Churchill Theatre, Bromley – Touring
He talks to the animals, sings with the animals, dances with the animals and is now in a musical with the animals. Doctor Dolittle follows the “impossible” man who understands animals better than people so with the help of his parrot Polynesia, learns their languages to help cure all their ailments. After a run-in with the local magistrate, Dolittle escapes prison to go on a mission to find the giant pink sea snail. There’s also a budding romance between Dolittle’s right-hand man, Matthew Mugg and the magistrate’s niece, Emma Fairfax.
This UK tour features book, music and lyrics by original Doctor Dolittle composer Leslie Bricusse who, alongside director Christopher Renshaw has reinvented the story to make it an entertaining show for the entire family.
Mark Williams takes on the title role and does so fairly well. Whilst he speaks most of his songs, he does so with an energy that fits the character. It would be nice to have the role sung more seeing as this is a musical, but Williams’ performance does fit the show well.
It’s the Doctor’s friend Matthew Mugg, played by Patrick Sullivan, who steals the show with his magnetic charm and personality. Matthew is an instantly likeable character who holds the show on his shoulders with charisma. Sullivan also shines vocally with his beautiful tone – it’s just a shame we don’t get to hear a bit more. As Matthew’s love interest, Mollie Melia-Redgrave is excellent and provides great support as Emma Fairfax.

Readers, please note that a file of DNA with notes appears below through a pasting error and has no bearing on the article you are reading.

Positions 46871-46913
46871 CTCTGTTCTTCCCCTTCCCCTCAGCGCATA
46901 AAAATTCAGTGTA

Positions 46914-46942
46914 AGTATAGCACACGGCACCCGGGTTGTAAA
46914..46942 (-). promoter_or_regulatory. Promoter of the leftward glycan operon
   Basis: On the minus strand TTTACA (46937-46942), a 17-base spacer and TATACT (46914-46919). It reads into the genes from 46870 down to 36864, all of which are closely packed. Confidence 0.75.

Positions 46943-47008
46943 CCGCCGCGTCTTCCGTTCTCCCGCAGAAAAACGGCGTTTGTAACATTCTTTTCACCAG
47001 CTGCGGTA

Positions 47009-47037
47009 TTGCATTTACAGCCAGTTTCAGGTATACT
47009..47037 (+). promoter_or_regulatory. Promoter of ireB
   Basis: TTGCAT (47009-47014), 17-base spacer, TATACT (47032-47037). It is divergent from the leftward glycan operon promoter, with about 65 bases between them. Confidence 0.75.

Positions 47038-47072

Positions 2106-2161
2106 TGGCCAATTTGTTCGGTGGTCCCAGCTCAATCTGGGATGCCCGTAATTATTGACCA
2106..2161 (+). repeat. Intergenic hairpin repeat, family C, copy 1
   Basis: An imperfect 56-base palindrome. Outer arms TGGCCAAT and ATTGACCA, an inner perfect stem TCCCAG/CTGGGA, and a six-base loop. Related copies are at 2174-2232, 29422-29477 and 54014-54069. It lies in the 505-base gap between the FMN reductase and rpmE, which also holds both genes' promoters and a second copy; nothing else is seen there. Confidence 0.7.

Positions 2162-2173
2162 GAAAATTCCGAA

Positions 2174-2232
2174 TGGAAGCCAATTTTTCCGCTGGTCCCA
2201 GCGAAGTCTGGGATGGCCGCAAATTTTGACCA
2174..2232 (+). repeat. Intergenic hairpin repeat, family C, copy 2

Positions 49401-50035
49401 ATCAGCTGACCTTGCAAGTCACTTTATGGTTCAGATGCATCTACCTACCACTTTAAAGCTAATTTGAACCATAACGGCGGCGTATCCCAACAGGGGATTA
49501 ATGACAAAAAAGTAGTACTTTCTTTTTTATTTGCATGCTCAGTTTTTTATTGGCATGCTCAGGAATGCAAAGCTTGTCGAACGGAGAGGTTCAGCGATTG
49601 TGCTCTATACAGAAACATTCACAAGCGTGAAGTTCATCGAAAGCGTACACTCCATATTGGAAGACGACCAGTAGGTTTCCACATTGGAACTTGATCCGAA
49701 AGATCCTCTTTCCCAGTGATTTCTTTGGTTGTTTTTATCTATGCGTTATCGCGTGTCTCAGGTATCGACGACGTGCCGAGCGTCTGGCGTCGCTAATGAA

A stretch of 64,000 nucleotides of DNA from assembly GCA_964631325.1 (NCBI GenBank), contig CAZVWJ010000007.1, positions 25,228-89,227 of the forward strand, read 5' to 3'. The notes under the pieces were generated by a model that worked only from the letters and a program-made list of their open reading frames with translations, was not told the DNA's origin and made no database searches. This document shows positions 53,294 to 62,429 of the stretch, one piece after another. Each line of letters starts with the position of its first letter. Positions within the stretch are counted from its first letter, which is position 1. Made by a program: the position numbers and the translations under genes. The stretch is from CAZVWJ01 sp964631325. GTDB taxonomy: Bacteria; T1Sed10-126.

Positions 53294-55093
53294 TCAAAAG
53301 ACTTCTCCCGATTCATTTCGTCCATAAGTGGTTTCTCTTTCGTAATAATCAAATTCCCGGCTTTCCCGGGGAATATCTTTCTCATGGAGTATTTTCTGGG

The other stars of the show have to be the intricate puppets designed by Nick Barnes and directed by Jimmy Grimes. A host of animals hop, slide and prowl around the stage, filling the space with liveliness and spirit. Especially memorable are the wonderful seal (Evonnee Bentley-Holder) and dog Jip (Jacob Fisher and Richard Vorster) who, like all the animals, are controlled masterfully by the ensemble. Vicky Entwistle also gives a lovely performance as Polynesia and cleverly disguises herself with the puppet to make us forget she’s even there which really brings a hint of magic.
Tom Piper’s set is very simplistic and at first comes across as amateurish but as the show continues it becomes Very fitting and works well to create the storybook like atmosphere. However, the sets being a little larger and more vibrant would add a lot to the show, as would some more inspired lighting. At times it feels like there is an inconsistency with the show. Whilst the basic sets and beige costumes are, I assume, supposed to leave space to highlight the puppets, they instead feel too rushed and cheap compared to the puppets which are so bright and detailed.
This isn’t a masterpiece of a show but it is a whole lot of fun for families. Act two is certainly aimed at children but does have some magical moments of choreography (Josh Rhodes) as well as a star feature from the giant pink snail which fills the stage and seems to wow many of the younger audience. For a fun night out and a reminder of why we should protect and love animals, go see Doctor Dolittle but don’t expect a monumental show.
photo credit: Alistair Muir